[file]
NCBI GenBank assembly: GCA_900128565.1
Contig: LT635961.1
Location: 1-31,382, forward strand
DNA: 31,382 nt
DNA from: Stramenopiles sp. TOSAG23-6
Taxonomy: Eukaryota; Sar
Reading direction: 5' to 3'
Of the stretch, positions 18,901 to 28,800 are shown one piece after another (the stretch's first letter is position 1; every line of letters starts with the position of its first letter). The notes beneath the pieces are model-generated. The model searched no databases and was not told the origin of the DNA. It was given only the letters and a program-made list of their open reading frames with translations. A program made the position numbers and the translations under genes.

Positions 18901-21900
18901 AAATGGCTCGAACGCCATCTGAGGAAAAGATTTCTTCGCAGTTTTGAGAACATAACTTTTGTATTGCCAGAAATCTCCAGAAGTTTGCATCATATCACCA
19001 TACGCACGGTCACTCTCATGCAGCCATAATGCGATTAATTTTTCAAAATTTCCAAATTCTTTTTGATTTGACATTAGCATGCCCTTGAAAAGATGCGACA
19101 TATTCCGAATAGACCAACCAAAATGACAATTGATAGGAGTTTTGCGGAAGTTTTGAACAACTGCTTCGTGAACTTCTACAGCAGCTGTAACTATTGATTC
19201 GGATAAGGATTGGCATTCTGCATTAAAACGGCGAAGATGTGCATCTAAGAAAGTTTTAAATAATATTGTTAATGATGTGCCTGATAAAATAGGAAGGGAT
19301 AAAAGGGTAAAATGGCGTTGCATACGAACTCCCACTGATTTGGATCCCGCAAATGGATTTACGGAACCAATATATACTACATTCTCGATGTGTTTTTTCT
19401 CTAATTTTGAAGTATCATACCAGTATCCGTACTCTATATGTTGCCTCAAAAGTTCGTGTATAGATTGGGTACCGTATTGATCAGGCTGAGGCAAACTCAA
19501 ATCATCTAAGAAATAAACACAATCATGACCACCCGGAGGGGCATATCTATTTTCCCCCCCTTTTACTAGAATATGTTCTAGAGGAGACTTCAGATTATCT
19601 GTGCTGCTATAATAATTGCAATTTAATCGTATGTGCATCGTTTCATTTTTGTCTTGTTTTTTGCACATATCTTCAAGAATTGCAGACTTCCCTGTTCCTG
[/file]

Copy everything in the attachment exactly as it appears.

NCBI GenBank assembly: GCA_900128565.1
Contig: LT635961.1
Location: 1-31,382, forward strand
DNA: 31,382 nt
DNA from: Stramenopiles sp. TOSAG23-6
Taxonomy: Eukaryota; Sar
Reading direction: 5' to 3'
Of the stretch, positions 18,901 to 28,800 are shown one piece after another (the stretch's first letter is position 1; every line of letters starts with the position of its first letter). The notes beneath the pieces are model-generated. The model searched no databases and was not told the origin of the DNA. It was given only the letters and a program-made list of their open reading frames with translations. A program made the position numbers and the translations under genes.

Positions 18901-21900
18901 AAATGGCTCGAACGCCATCTGAGGAAAAGATTTCTTCGCAGTTTTGAGAACATAACTTTTGTATTGCCAGAAATCTCCAGAAGTTTGCATCATATCACCA
19001 TACGCACGGTCACTCTCATGCAGCCATAATGCGATTAATTTTTCAAAATTTCCAAATTCTTTTTGATTTGACATTAGCATGCCCTTGAAAAGATGCGACA
19101 TATTCCGAATAGACCAACCAAAATGACAATTGATAGGAGTTTTGCGGAAGTTTTGAACAACTGCTTCGTGAACTTCTACAGCAGCTGTAACTATTGATTC
19201 GGATAAGGATTGGCATTCTGCATTAAAACGGCGAAGATGTGCATCTAAGAAAGTTTTAAATAATATTGTTAATGATGTGCCTGATAAAATAGGAAGGGAT
19301 AAAAGGGTAAAATGGCGTTGCATACGAACTCCCACTGATTTGGATCCCGCAAATGGATTTACGGAACCAATATATACTACATTCTCGATGTGTTTTTTCT
19401 CTAATTTTGAAGTATCATACCAGTATCCGTACTCTATATGTTGCCTCAAAAGTTCGTGTATAGATTGGGTACCGTATTGATCAGGCTGAGGCAAACTCAA
19501 ATCATCTAAGAAATAAACACAATCATGACCACCCGGAGGGGCATATCTATTTTCCCCCCCTTTTACTAGAATATGTTCTAGAGGAGACTTCAGATTATCT
19601 GTGCTGCTATAATAATTGCAATTTAATCGTATGTGCATCGTTTCATTTTTGTCTTGTTTTTTGCACATATCTTCAAGAATTGCAGACTTCCCTGTTCCTG